A Matter of Class / Mary Balogh. 2010
Here's a short review because Mary Balogh's latest is a short book, slightly longer than a short story that would appear in an anthology, but shorter than one of her old traditionals. And it's an unusual story because of the way that it explores the wide gulf that existed between the classes in Regency England.
There's a cover quote from Debbie Macomber that says in part: This is a not-to-be-missed story with a surprising twist. And really, that's it in a nutshell. Of course, I'm a die-hard MB fan who never misses any of her books as it is. The twist caught me by surprise, although the way it's written allows you to catch on to the fact that something is up from almost the beginning. But I did not see the full extent of what she had done until the last chapter. And then I did something I never do. I went back to the beginning and read the whole thing over again. This time I caught the double-meanings that were laced throughout the book. Very cleverly done.
I'm not going to say a word about the plot. I don't want to give anything away. But there are several themes woven into this little book that are worth mentioning: the very wide gulf between the aristocracy and everyone else in society, how even grown children will strive to please their parents, how sons and daughters could be bartered in marriage in order to secure a family fortune, and how important it was for young women to have an absolutely spotless reputation. Balogh has often used issues of class, family, and money to great effect in her books. This one is no different. It's quite a gem. Oh, and check this out. The book has its own website complete with questions for use at a book club.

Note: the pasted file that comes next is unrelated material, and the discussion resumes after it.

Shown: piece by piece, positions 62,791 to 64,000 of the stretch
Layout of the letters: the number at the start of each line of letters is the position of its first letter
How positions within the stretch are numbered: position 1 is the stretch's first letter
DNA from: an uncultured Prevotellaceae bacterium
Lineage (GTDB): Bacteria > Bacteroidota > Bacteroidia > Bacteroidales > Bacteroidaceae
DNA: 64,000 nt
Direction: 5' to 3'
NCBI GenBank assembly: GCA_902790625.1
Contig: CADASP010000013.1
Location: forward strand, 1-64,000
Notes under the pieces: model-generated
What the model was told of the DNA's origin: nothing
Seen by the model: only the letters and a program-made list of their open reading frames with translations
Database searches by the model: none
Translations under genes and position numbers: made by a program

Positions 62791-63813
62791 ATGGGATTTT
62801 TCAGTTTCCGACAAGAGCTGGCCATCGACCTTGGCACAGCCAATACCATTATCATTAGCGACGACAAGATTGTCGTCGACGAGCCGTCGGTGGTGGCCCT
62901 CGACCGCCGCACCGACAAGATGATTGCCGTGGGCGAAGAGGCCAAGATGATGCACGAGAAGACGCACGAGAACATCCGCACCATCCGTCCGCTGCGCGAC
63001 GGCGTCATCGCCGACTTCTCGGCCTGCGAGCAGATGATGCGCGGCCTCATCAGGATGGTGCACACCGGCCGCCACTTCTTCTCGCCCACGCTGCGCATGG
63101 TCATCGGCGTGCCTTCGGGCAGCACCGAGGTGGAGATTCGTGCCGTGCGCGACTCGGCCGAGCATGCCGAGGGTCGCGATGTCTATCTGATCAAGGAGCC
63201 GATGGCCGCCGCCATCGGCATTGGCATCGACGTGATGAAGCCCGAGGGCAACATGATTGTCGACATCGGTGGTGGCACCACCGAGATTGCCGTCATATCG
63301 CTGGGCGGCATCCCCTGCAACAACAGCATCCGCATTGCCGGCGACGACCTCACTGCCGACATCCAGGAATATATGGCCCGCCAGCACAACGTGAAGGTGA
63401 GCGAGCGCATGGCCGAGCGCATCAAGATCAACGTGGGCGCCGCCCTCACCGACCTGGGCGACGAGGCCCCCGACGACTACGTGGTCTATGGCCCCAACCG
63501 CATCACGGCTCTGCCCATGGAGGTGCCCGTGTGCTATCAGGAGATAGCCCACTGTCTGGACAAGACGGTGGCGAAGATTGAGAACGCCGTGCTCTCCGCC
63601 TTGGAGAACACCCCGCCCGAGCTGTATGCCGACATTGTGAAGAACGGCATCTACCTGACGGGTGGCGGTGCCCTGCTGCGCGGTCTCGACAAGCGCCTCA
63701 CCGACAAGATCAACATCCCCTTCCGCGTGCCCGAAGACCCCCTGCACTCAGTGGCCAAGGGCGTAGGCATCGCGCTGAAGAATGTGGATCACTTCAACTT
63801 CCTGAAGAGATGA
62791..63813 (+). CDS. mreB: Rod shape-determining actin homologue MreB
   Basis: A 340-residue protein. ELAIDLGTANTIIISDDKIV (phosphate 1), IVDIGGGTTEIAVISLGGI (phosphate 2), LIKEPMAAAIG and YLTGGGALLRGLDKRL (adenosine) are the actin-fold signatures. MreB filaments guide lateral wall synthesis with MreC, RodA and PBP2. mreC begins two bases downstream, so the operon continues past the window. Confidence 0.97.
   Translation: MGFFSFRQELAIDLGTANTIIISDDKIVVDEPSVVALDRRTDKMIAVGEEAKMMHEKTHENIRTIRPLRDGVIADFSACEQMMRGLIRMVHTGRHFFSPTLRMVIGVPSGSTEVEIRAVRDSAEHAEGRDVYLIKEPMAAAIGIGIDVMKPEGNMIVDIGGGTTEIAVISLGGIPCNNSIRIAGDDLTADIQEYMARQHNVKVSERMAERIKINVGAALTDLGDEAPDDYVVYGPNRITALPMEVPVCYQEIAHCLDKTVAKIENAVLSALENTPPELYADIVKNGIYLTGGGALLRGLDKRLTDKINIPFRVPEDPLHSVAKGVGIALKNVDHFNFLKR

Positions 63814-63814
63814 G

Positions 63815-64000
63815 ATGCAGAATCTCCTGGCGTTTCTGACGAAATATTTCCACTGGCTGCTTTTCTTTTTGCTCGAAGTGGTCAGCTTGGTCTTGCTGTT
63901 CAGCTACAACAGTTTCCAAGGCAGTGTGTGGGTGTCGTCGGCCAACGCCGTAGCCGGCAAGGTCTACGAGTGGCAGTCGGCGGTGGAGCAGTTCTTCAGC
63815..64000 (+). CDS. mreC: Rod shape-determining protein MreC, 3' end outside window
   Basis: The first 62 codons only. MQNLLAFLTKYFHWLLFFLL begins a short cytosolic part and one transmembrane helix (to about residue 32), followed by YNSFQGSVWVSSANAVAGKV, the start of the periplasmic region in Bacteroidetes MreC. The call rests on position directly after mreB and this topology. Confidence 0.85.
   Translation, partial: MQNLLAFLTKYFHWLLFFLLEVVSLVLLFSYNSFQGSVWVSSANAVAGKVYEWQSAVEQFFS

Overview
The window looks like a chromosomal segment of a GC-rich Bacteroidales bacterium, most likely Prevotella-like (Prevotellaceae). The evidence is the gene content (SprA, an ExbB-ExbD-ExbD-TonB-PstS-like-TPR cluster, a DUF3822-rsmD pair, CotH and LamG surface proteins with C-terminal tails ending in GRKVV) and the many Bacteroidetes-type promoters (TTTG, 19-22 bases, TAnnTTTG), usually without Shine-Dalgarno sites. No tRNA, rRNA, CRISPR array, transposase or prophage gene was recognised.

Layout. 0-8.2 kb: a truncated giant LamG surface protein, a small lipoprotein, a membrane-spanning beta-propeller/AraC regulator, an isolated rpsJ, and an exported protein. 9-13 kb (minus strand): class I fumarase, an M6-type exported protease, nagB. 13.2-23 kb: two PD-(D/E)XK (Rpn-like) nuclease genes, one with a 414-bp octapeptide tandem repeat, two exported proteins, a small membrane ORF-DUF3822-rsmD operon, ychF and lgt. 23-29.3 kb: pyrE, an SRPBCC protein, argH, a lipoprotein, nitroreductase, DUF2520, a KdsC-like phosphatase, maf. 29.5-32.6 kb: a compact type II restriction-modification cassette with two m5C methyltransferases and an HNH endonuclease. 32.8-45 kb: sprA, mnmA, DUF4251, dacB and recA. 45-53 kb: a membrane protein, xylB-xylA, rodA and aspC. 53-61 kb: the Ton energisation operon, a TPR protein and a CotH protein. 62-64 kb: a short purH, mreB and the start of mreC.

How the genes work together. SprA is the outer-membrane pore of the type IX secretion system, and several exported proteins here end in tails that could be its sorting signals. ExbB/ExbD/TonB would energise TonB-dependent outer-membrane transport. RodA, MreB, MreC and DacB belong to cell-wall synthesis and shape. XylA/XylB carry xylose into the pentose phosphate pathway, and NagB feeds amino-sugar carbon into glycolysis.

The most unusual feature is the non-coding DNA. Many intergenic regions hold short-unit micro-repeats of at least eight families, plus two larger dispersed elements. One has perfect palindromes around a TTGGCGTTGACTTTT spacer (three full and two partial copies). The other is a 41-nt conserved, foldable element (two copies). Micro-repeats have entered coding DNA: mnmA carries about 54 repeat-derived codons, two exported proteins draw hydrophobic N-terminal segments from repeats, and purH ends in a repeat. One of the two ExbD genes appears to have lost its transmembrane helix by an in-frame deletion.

I read a library copy. If I can get my hands on a decent coupon, I'm buying this in hardcover to add to my MB collection.